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Spokane, Washington  Est. May 19, 1883
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100 Years Ago in Spokane: Jury acquits man of murder in hotel stabbing, determine killing was accidental

UPDATED: Fri., Oct. 15, 2021

A Spokane jury found Jennings B. Henry not guilty in the death of Helen Williams, who had been slashed with a knife in Henry’s hotel room, the Spokesman-Review reported on Oct. 16, 1921.  (Spokesman-Review archives)
A Spokane jury found Jennings B. Henry not guilty in the death of Helen Williams, who had been slashed with a knife in Henry’s hotel room, the Spokesman-Review reported on Oct. 16, 1921. (Spokesman-Review archives)
By Jim Kershner For The Spokesman-Review

A Spokane jury found Jennings B. Henry not guilty in the death of Helen Williams, who had been slashed with a knife in Henry’s hotel room.

The jury deliberated less than two hours. Jurors later said they believed Henry was infatuated with Williams and had “no intention of striking her.” They accepted the defense argument that it had all been a tragic mistake and that Henry was fighting with Isaac Selvig when he accidentally struck Williams with the knife.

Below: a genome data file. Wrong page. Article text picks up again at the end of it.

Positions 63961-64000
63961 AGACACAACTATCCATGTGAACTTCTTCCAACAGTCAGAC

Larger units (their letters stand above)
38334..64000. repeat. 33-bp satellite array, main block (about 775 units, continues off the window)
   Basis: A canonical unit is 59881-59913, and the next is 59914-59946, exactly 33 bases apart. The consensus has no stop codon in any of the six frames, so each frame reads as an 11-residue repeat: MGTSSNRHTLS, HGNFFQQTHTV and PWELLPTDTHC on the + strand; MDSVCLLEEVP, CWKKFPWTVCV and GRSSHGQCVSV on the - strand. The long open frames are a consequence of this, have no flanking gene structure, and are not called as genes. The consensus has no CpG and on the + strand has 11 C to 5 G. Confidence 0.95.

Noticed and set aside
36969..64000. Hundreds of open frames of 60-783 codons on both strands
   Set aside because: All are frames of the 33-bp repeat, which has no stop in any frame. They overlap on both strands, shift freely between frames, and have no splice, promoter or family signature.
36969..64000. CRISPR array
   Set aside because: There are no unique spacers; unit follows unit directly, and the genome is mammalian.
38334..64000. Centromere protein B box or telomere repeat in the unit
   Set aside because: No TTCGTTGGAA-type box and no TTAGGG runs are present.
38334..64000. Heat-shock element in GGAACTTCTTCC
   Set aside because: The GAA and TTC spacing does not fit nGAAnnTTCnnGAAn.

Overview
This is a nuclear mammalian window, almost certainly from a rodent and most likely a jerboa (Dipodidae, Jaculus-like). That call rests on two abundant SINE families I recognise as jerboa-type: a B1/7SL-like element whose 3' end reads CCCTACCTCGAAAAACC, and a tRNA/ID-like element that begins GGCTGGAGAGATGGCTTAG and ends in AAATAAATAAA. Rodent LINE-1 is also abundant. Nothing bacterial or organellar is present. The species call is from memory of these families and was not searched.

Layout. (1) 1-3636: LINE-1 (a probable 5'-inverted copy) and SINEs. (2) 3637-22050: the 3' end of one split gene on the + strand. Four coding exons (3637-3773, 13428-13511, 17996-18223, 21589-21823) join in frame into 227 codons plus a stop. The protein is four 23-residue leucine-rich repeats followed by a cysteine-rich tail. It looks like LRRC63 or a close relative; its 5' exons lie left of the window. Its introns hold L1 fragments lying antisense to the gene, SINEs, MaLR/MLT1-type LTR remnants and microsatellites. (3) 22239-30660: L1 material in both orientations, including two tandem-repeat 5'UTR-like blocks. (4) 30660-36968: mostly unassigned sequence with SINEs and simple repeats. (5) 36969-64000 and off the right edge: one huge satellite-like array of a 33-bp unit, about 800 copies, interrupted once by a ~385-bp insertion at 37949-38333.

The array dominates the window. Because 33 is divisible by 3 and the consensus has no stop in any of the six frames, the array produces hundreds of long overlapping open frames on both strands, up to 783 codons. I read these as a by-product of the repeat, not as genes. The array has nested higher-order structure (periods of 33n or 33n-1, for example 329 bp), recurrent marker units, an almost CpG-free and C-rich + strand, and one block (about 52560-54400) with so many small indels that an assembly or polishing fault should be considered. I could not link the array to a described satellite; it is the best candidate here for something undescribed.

They said they gave much weight to the testimony of the Spokane police chief. They said “his conduct on the stand indicated that he did not regard it as a murder.” They also gave considerable weight to the testimony of a woman who was awakened in an adjoining room. She described the fight between the two men and said that Henry was distraught over the injury to Williams.

They said that the judge made it clear they must acquit Henry unless they believed he had been feloniously assaulting Selvig at the time. Henry claimed he was fighting in self-defense.

“I can only say that I feel the jury accepted the evidence, and then followed the instructions of the court,” said Henry, after the verdict. “I feel terrible about this unfortunate affair.”

Williams, 24, had been a filing clerk at the Spokane Paper and Stationery Co. and had met Henry at a dance. Henry’s wife buried her face in her hands and “sobbed softly as the jury left the courtroom.”

On this day

(From Associated Press)

1793: During the French Revolution, Marie Antoinette, the queen of France, was beheaded.

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